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Any discussion of service should eventually consider the subject of tipping. Is the act of leaving a tip for a service employee a form of tax or is it a moment of altruism? Do you as a buyer of services expect to find a linear relationship between the size of your tip and the amount of service delivered or do you just automatically do the math in your head and write it on the bill?
As a lifelong student at the School of Hard Knocks- College of Food Service I can tell you that it is a subject of much discussion, infinite aggravation and a huge component of overall income earned. Of course, tipping is utilized in many service industries besides food service. Taxicabs, hotels, hairdressers and tour guides come to mind. Since my experience is most with food service, I will confine this discussion to one topic: Why don’t we just eliminate tipping and add the full cost of running the business and paying a living wage to the menu prices?
Tipping is deeply embedded as a cultural thing. Tipping came to the U.S. in the 18th century from Europe and has been a cause of friction ever since. The NY Times published an editorial on 1897 that called tipping the “vilest of imported vices”. By 1915 six U.S. states had abolished tipping as a form of extortion. Stingy tippers can be a considerable source of stress to servers which occasionally leads to an altercation.
In modern times the cultural expectation of tipping leads us as a country to tip to the tune of $40 billion per year to a total food server group of 2.5 million workers. I did that math on that and got an average tip income of $16,000 annually which makes sense based on my experience. In some states where employers are allowed to count tips as part of the minimum wage (tip credit) the tips will substantially exceed the money paid by the employer. In states like Minnesota where I live tip credit is not allowed so that servers are paid a higher minimum wage (currently just under $10 /hour) and collect tips as well so that a good server can easily clear $20 to $25 per hour in combined income. That’s enough to support oneself in reasonable comfort, i.e., a living wage. Menu prices reflect the higher cost. If one traveled from Texas to Minnesota and bought the same meal at an Outback Steakhouse in both places the cost of labor shows up as $1.00 to $2.00 per plate more for the same item.
Should restaurateurs just leave things as they are or should they campaign to eliminate tipping and pay all the staff a living wage? In Manhattan restaurant titan Danny Meyers, owner of Union Square Hospitality Group, has embarked on a mission to do so. Over the past 2 years or so he has converted a bit at a time his 20+ high end restaurants. Meyers is also the creator of Shake Shack and reasons that if Shack can make it work on $5.00 burgers, he should be able to work out the economics on $100 plates of food. Meyers high end restaurants had to increase menu prices by 21% in order to eliminate tipping and pay the service staff what they need to make. So far it seems that Meyers customers have accepted the change and even embrace it. On the other hand, recently national chain Joe’s Crab Shack experimented with eliminating tips in a few of their locations. They found that online service scores decreased dramatically and they scuttled the experiment.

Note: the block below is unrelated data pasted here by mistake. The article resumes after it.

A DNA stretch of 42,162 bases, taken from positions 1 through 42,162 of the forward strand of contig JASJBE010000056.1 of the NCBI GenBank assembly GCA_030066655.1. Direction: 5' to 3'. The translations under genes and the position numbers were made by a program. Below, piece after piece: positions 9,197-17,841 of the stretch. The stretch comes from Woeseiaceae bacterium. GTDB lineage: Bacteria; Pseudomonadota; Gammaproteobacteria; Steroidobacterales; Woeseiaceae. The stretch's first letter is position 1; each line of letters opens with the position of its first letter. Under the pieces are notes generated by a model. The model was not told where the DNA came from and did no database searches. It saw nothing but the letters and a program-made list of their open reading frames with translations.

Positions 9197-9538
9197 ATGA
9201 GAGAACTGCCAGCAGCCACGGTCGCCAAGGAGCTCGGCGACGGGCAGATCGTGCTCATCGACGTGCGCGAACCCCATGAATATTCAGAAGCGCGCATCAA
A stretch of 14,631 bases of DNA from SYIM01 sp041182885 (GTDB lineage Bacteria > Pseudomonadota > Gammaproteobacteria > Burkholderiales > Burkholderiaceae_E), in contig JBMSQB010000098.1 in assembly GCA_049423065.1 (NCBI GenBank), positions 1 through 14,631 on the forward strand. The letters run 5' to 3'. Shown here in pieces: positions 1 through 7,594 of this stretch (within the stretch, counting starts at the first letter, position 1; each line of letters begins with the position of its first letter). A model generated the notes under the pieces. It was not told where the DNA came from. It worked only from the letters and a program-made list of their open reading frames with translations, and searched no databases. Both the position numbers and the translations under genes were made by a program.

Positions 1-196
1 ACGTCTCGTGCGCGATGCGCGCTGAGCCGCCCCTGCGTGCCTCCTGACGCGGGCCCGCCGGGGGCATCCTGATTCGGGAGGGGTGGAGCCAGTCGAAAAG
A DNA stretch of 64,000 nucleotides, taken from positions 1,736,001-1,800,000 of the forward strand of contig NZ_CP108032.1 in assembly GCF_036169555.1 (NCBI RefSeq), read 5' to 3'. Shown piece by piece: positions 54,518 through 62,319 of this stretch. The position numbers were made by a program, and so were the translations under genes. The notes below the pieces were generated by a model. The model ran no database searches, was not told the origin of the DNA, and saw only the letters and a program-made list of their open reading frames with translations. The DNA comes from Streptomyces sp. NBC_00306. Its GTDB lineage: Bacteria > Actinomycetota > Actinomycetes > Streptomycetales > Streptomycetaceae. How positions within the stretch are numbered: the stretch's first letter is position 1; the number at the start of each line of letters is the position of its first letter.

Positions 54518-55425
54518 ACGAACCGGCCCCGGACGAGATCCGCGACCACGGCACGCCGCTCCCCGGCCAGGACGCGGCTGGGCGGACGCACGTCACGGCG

It turns out that expectations have a tremendous influence on overall customer satisfaction and server performance. Research at Cornell has shown that even though tip generosity is poorly correlated with service quality (people seem to tip out of habit and convention) the servers thought the correlation to be strong and therefor behaved as though their income depended on their performance. They worked harder for their customers. Not a bad result.
Additionally, customers as a group were happier with a tipping environment. Customers expect service to be better in a tipping situation and that can bias their perceptions. Most people still believe in the power of incentive.
So which way for the future? Mrs. Chef, who has worked for tips her entire career, is a notorious over tipper. She strongly believes in karma, at least where tips are concerned, and expects that she will reap as she has sown. I have learned just not to look when she is in charge of the tip. I myself am a little stingier, although I almost always leave 15% or better and feel bad about leaving only 10% for really crap service when 0% was earned.
What say you? Would you prefer a “service included” model or do you like things as they are?
(Hat tip to Stephen Dubner at the Freakonomics Podcast for some of the data I quoted here.)Published in